There has been a lot of talk about what Google’s next step in VR will be. It has been speculated that «Android VR» will be some sort of standalone Hololens-like headset, or something that you have your phone connected to your own display. It turns out that what Google was actually planning is much more in line with what the company has already stressed, that it’s so important to VR that anyone can enjoy it. The announcement of Daydream as the next step for VR at Google surprised many, but after more explanation from the VR session at Google I/O, it’s clear that Google’s plans are much bigger than what might seem like a simple upgrade to Cardboard.

Here’s what we know so far.

Hardware: VR for many, but not all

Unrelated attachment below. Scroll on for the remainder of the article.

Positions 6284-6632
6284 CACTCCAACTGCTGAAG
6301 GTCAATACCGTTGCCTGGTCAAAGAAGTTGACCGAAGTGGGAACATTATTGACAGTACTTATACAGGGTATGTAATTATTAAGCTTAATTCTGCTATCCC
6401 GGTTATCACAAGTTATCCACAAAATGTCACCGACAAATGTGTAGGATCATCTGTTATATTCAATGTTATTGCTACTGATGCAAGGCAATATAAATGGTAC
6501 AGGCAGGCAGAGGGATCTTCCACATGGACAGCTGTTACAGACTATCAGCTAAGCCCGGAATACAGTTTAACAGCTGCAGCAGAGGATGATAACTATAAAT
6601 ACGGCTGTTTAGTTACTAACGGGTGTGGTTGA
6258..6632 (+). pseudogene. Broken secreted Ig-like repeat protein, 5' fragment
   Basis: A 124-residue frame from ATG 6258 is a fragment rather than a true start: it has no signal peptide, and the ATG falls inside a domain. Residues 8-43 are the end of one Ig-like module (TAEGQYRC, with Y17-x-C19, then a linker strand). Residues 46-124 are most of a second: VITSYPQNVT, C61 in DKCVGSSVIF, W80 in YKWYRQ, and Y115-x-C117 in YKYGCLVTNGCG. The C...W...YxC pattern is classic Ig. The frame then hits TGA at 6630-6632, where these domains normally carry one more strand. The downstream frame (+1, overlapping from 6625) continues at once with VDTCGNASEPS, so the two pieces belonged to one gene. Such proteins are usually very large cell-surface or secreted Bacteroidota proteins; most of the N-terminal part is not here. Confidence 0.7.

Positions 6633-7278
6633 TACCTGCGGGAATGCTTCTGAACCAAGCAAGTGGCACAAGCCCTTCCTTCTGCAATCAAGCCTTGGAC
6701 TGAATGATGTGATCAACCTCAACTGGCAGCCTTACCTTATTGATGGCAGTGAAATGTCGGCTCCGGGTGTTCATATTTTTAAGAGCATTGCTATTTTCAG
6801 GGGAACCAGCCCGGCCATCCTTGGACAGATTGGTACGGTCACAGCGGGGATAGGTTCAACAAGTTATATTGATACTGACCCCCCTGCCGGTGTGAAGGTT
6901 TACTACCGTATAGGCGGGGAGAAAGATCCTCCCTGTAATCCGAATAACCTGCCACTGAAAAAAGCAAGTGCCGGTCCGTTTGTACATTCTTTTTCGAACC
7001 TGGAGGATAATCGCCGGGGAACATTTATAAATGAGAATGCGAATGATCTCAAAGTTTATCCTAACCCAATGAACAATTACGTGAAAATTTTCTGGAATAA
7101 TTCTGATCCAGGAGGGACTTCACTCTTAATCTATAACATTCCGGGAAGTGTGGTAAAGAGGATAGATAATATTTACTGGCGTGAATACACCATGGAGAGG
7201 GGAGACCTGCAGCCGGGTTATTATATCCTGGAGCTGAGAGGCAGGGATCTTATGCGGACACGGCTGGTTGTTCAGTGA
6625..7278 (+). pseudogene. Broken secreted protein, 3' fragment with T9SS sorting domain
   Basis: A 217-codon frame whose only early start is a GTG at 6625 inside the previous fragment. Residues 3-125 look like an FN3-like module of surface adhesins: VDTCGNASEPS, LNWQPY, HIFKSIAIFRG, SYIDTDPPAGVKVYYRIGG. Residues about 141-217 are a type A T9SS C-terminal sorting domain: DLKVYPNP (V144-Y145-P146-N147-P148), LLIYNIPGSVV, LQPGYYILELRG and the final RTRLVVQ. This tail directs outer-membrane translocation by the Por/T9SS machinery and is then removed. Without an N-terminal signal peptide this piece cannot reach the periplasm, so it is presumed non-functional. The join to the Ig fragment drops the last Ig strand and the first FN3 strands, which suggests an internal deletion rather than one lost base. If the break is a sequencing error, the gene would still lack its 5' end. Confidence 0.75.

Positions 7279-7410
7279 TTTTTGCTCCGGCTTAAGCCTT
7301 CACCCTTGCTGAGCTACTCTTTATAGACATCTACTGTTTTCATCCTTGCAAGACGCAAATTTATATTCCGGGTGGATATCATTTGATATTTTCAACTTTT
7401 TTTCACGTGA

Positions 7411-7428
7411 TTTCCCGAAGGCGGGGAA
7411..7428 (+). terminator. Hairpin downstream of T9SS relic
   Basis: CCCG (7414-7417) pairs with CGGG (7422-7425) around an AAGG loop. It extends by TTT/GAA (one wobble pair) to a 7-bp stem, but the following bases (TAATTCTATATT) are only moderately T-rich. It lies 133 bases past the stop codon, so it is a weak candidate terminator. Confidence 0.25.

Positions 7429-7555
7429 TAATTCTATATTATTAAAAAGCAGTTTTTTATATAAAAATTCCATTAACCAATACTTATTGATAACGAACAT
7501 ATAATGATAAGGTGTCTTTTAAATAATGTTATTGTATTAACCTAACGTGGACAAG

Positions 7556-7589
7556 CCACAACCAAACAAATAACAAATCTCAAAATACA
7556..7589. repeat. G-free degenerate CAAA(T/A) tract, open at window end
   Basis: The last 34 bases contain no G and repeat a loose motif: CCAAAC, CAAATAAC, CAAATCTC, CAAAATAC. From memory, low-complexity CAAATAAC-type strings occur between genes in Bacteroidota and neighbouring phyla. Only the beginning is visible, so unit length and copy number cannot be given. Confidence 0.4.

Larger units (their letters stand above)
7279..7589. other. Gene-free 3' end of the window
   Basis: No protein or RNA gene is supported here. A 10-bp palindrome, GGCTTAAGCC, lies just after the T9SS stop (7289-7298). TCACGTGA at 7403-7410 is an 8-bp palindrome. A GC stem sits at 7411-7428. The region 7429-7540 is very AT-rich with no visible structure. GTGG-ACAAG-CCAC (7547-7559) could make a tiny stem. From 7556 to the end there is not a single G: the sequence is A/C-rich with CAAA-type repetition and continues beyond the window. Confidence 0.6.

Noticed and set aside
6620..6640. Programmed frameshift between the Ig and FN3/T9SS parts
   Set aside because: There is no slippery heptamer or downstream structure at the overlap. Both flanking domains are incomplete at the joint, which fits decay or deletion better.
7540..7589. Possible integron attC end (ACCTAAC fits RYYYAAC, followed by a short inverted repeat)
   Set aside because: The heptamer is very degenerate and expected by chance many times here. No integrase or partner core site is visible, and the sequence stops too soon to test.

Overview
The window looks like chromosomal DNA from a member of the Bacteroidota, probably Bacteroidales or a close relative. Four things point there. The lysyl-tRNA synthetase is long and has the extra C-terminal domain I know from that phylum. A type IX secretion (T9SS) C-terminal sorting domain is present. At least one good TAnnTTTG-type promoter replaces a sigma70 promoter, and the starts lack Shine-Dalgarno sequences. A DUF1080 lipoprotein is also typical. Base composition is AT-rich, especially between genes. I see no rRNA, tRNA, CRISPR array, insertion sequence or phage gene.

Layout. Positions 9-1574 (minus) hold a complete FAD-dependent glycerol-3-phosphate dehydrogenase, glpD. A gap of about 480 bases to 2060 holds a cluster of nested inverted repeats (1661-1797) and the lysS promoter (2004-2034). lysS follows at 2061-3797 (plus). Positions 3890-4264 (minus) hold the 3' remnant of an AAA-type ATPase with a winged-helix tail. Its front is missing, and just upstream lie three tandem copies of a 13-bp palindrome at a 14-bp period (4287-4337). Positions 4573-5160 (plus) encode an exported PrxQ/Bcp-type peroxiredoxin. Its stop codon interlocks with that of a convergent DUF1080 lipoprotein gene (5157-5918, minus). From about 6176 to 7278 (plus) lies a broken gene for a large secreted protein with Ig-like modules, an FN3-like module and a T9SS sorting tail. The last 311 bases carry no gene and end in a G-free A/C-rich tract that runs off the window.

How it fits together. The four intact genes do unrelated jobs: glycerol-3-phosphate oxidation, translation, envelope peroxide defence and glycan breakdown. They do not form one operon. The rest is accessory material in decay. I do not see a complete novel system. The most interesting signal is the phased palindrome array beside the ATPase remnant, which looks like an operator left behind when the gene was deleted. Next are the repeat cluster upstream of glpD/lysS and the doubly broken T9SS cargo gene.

Google’s announcement for Daydream included the idea that phones must meet some sort of minimum system requirements to be considered Daydream Ready. Phones that wanted to be able to run Daydream had to offer a top-of-the-line processor, a display capable of significant low persistence, and high-end sensors for accurate head tracking. This means that Daydream-compatible phones will initially only be flagships, and they will need to be more capable than anything we currently have on the market. Google is touting the Nexus 6P as the only reference phone developers can work with until the corresponding reference hardware is released, and it’s been pretty clear on the Daydream developer site that real Daydream phones will be more powerful and feature-packed.